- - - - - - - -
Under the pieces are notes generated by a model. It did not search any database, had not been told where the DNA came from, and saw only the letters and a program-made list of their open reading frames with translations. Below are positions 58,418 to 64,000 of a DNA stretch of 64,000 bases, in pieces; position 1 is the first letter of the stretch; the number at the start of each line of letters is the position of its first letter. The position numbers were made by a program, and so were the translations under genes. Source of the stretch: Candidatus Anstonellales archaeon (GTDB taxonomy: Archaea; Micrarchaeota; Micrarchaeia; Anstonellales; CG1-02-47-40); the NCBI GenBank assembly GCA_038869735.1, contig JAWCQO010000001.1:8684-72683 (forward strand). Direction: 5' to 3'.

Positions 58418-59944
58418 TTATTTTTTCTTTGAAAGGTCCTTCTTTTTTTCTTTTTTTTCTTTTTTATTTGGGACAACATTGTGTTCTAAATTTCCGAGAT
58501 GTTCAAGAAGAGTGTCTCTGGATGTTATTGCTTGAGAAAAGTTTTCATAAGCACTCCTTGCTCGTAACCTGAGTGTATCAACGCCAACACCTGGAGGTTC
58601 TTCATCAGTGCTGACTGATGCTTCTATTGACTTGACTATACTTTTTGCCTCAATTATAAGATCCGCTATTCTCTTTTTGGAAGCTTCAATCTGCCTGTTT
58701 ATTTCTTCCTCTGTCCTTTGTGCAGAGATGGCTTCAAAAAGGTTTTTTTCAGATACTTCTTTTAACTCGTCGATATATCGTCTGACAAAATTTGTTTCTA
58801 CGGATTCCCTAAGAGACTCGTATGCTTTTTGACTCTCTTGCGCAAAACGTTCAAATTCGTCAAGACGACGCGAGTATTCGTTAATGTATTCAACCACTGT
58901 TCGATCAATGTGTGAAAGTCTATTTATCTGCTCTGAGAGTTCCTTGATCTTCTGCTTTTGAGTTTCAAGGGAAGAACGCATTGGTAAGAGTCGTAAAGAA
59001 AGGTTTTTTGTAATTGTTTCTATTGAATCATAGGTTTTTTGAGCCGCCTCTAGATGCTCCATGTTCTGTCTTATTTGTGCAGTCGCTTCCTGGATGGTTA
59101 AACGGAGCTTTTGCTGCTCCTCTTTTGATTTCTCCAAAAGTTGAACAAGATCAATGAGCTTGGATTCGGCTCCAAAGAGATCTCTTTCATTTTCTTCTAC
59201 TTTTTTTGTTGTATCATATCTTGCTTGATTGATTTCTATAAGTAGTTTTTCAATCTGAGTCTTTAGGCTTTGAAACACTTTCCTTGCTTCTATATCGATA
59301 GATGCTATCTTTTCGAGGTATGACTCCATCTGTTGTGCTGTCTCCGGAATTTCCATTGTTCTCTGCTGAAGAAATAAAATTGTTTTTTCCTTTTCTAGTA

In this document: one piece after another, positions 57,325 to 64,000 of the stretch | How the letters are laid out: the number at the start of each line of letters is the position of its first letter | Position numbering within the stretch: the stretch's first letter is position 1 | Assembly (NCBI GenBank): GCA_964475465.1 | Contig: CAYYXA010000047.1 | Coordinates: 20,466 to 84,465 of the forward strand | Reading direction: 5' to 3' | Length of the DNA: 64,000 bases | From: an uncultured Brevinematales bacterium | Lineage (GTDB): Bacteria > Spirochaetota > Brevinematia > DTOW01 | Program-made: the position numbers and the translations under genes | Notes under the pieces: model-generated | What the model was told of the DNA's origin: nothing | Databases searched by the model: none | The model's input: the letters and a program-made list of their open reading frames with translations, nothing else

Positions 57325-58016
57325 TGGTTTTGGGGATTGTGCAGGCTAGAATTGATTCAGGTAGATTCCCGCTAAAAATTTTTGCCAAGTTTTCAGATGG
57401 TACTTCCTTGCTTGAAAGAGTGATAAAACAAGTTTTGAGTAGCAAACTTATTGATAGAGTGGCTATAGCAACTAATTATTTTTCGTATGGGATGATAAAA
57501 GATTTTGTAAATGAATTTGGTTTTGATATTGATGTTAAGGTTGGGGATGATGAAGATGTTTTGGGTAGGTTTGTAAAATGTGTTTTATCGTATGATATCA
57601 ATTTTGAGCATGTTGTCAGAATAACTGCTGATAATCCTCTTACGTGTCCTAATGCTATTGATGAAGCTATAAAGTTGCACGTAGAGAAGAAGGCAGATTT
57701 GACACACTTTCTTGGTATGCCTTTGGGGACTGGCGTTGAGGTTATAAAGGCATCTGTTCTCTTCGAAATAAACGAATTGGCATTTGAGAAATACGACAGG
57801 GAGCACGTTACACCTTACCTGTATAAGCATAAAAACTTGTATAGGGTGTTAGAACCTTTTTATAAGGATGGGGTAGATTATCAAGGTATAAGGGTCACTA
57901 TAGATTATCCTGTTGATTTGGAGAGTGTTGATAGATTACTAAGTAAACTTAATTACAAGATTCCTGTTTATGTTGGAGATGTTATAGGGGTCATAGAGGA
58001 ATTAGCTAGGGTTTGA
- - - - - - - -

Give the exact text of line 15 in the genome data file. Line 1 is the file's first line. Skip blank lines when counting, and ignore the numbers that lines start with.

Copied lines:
57325 TGGTTTTGGGGATTGTGCAGGCTAGAATTGATTCAGGTAGATTCCCGCTAAAAATTTTTGCCAAGTTTTCAGATGG